"Hey! I thought this tin woman was just a tropgy or something! If she's intelligent, she has to have Security Clearance!"
"Really, Mr Gyrich, has the government become so paranoid that it requires security passes for mere machines?"
This seemed to signpost some likely character evolvement for Jocasta but it never really happened did it?
So, despite the team announced last issue, it's a different combination of Avengers that leave the mansion and leave Wonder Man on monitor duty.
There is a school of thinking that for official monitor duty Wondy had to be an Avenger and so this signifies his first official membership of the team...I don't agree, he's filling in as a friend/ally unofficially here - his signing up for membership comes in a later issue. (Honest)
We catch back up with Quicksilver and the Scarlet Witch as their 'souls' seem to be inhabiting small toy/marionettes caged and watched over by the mysterious old man we've been tracking recently.
Wanda reminds everyone that despite this guy's claims, they are the children of the Whizzer and Miss America but this man, Django Maximoff, relates his tale of gypsies and family - specifically his son Mateo (speedster) and daughter Ana (magic adept). After battles with locals they lost touch with each other and Django grew old alone as a toymaker.
Via a sideways continuity link to Spider-Woman #12 and through Avengers #16 we race to the present day where - utilising a strange talisman he has kept with him - he has reunited with those he believes to be his children.
Yes, it's convoluted and no I cannot explain why writer Michelinie felt their origins needed re-examination but Wanda tries to assure us all it's a misunderstanding...
"It's all coincidence, don't you see--?"
The Avengers arrive and Django sets animated mannequins on them . Don't think about it too much - it's all magic okay.
The Avengers dispatch these fairly easily, realising they are not real - a nice moment for the Wasp too and it is beginning to seem like our heroes vastly outpower our 'villain'....until Iron Man opens the door on the..."-- unexpected...?"
At that point the threat level gets ramped up and the team are into Doctor Strange territory, (wonderful door to chaos panel.) as a young Django conjures up his own magical versions of the Toad, Princess Python and....Nighthawk.
"Huh? Nighthawk! B-but he's one of the good guys!"
I don't see any explanation for why these three characters are used here or why they are skewed versions of themselves either and it does feel strange - why would Django have any knowledge at all of someone like Nightnawk?
With his guest shot in the Korvac build-up and his kind-of appearance here, I really was wondering if the writers were building towards Nighthawk joing the Avengers
(Was this use of the Toad - with the only (first) depiction of 'that tongue' the influence for the Toad's appearance in the first X-Men film?)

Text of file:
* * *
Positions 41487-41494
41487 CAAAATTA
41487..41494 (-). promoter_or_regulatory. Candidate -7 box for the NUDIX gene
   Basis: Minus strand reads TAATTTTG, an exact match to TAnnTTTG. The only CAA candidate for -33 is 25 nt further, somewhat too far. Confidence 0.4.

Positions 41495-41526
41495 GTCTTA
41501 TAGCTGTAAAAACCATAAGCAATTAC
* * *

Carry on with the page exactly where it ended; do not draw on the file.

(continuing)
The Vision suffers at the mystical hands of Princess Python who acts more like the Enchantress than Python and famously (?) there are two versions of his 'reaction' panel.
In one he has tendrills bursting out of his eyes and mouth and in the other he has no such blemishes - the hallucination is for the reader to realise in his mind only. I can't see why it was deemed worthy of censoring personally.
(I have both versions - and I probably prefer the mind-only one)
Iron Man literally throwing the kitchen sink at the enemies and the Beast hearing the neighbours shouting draws the Avengers out of the illusions and old man Maximoff tries to escape with his toy 'children'.
The Vision intervenes, (contrasting his andoid emotionless being with Jocasta's sense of fun earlier) " What...have...you...done to...My WIFE?" and with Wanda blaming the talisman he destroys the stone -- which reverts everyone to normal
This stone thingy is never mentioned again in all the rejigging of the origin tales.
The epilogue shows Wanda and Pietro back in their bodies and intent on smoothing Django's delusions by accompanying him to their home country.
Curiously there is no sign here that the siblings actually believe Maximoff's claims of parenthood, rather they are going along with him to be nice and compasionate.
Wanda's 'leave of absence' means that the team roster announced by Gyrich last issue - still is not going to be the imminent line-up...and we haven't even seen the Falcon in these pages yet.
We close with the Beast announcing, "Looks like we can enjoy a little peace, quiet and ree-lak-sa-tion for a change, right, gang?
...nah, I don't believe it either! sigh. "
(God I miss this Beast don't you?)
So a wrap up to the order-change watershed event with some nice moments and some action scenes to keep the pace rolling alongside some wonderful artwork.
(Oh, and a fan-letter inside the original by one Kurt Busiek for you completists!)